Nearly five years ago in Baltimore, the trials of the six police officers charged in the killing of Freddie Gray began in one of our courthouses.
For this public defender, working in the trenches of the criminal court system, their cases raised deep issues of inequity.
Justice for victims like Gray was long overdue. At the same time, many of us were appalled at the officially sanctioned hypocrisy unfolding before our eyes involving the accused officers.
Fast forward to today:
Derek Chauvin’s trial for the death of George Floyd in Minneapolis is eerily reminiscent of what took place in Baltimore – namely, police are afforded a distinctly different brand of justice than the average defendant.
Let’s start with the officers’ arrests.
In both Baltimore and Minneapolis, the officers knew what was coming. Prosecutors had announced the charges and the defendants made strategic arrangements with their lawyers to turn themselves in.
When charged with serious offenses, my clients – predominantly, poor Black men – are subjected to warrant raids at any time of day. The harsh treatment affects not just those being arrested, but the people who live with and near them.
At $250,000 to $350,000 each, the bails for the officers charged in the killing of Gray were shockingly low. Chauvin’s bail was set at $1 million, while his three co-defendants received $750,000 bonds.
While that may seem high, almost any defendant with homicide charges in Baltimore would be held without bail.
Sleeping in Their Own Beds
All of the cops charged in Baltimore and Minneapolis made bail and could attend trial after sleeping in their own beds at night. (Chauvin was allowed to live in Minnesota, Iowa, the Dakotas or Wisconsin while out on bond.)
Baltimore’s jails were under a court order to improve their squalid conditions even before the pandemic. No pre-trial prisoner has yet been vaccinated, and I’ve lost count of the number of my clients who have contracted Covid, though, fortunately, none has died.
Beyond the question of pretrial detention, the Baltimore officers and Chauvin got uncharacteristically fast trials. The first of the trials for the cops charged in Freddie Gray’s killing took place six months after the indictment.
Regular defendants rarely move through the system this swiftly.
Judges typically find “good cause” to postpone cases (often at the request of prosecutors), which gets them around Hicks.
Good cause has never been more relevant than right now, as Covid-related delays have completely shut down Maryland’s jury trials since Thanksgiving.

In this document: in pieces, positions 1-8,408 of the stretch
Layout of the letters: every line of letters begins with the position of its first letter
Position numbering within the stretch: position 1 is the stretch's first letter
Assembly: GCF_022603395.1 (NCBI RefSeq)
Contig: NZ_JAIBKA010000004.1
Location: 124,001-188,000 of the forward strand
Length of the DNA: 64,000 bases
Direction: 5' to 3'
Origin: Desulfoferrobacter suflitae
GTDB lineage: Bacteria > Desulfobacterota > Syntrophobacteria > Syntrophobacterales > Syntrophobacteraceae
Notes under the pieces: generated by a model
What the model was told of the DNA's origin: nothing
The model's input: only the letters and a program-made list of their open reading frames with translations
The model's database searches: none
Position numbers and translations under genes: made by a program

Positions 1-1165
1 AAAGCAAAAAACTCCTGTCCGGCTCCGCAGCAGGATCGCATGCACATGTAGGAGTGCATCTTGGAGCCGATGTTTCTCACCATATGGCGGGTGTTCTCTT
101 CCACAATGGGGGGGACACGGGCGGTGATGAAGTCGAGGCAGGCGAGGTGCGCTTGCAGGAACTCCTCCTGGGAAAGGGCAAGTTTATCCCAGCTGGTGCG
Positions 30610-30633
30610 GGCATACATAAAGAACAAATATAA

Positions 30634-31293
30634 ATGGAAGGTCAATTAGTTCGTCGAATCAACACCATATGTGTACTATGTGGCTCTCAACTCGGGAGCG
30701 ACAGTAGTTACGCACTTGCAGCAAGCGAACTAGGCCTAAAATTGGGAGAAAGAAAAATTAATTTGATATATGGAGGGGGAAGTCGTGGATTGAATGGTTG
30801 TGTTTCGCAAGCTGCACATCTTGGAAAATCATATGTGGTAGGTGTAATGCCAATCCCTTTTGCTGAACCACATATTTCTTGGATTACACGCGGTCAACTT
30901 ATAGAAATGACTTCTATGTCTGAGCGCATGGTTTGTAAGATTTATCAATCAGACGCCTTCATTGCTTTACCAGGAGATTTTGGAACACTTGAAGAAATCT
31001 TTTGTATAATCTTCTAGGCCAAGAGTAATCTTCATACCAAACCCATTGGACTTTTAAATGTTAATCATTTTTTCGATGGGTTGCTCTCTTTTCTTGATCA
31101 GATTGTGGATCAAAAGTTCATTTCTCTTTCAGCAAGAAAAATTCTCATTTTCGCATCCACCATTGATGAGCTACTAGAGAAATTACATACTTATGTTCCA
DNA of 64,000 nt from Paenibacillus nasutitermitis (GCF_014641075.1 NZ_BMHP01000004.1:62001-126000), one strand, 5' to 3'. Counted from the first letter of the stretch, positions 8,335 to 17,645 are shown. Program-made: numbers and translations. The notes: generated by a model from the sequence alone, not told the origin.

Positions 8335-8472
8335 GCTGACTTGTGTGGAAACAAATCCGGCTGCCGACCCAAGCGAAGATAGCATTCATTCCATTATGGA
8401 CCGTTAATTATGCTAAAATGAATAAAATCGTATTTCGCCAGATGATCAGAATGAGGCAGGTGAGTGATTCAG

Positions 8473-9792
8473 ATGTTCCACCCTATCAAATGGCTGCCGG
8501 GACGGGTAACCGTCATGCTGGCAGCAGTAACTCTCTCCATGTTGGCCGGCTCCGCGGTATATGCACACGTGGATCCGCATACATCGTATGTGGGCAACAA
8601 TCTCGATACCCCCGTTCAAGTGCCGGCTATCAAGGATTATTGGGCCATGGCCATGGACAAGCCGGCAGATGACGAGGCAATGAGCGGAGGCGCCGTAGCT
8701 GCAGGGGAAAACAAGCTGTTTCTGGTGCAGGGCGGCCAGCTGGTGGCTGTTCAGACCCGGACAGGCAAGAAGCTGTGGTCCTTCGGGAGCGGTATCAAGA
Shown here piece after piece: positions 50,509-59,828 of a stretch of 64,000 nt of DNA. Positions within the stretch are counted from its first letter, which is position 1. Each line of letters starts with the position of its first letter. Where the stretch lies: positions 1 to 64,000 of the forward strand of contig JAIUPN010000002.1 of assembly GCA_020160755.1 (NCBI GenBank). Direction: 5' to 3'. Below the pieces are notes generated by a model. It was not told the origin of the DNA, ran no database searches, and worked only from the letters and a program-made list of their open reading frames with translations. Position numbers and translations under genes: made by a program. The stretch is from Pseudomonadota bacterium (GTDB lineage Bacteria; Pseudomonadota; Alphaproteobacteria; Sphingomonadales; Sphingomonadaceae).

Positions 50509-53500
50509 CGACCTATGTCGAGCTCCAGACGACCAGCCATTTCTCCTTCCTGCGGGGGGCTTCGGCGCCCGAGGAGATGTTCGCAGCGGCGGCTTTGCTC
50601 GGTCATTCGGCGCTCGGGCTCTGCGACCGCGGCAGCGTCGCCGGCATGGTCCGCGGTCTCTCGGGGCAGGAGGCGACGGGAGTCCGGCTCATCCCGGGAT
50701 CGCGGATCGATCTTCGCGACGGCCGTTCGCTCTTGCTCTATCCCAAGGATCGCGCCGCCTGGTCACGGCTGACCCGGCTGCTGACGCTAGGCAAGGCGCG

Juries won’t resume until April 26, and even then, it will be at a snail’s pace. Over the last year, little has been done to resolve criminal cases beyond petty misdemeanor matters.
By the time the courts reach their trial dates this summer, some defendants will be going on two years of pretrial incarceration.
Watching the Chauvin case proceed in a specially outfitted courtroom really stings, as my colleagues and I contrast its ease and efficiency with our attempts to virtually communicate with clients desperately wanting to know when they may someday appear in court.
And let’s be honest about the charges. If any of my clients was caught on surveillance footage kneeling on a man’s neck minutes before their death, the state would levy a first-degree murder charge carrying a life sentence.
No one would question premeditation. And forget the possibility of a compromise verdict of manslaughter from a jury. We’d be lucky to get a second-degree result for the common folk because of the state’s tactic of overcharging.
The Fairness Standard
Perhaps worse than the lighter charges and lenient sentences in play for police defendants is another unspoken truth:
Prosecutors in high profile cop trials will empathize with the actions of victims like Gray and Floyd, who flee from police and pass fake currency, respectively, only to turn around and chastise the same conduct in cases against regular people.
During the Baltimore cops’ trials, all you had to do was go to a different courtroom to see the shift in position by the state. Sometimes, the dynamics were race-based; other times, they were just an outgrowth of the socio-economic status of the defendant.
Consistency is what is needed. We need fairness to be extended to “regular” criminal cases, after the camped-out media departs and the limelight fades.
The social justice movement that arose from Floyd’s killing is firmly rooted in awareness of the long history of unfairness in the criminal justice system. That’s what Baltimore’s unrest in 2015 was about, too.
The solution isn’t to treat the officers as unjustly as everyone else. Instead, we should aspire to treat everyone charged with a crime fairly and equally. And that’s going to take some soul searching.
• Todd Oppenheim is a supervising attorney in the Baltimore City Public Defender’s Office. The opinions expressed in this article are his own. Tweet him at @Opp4Justice.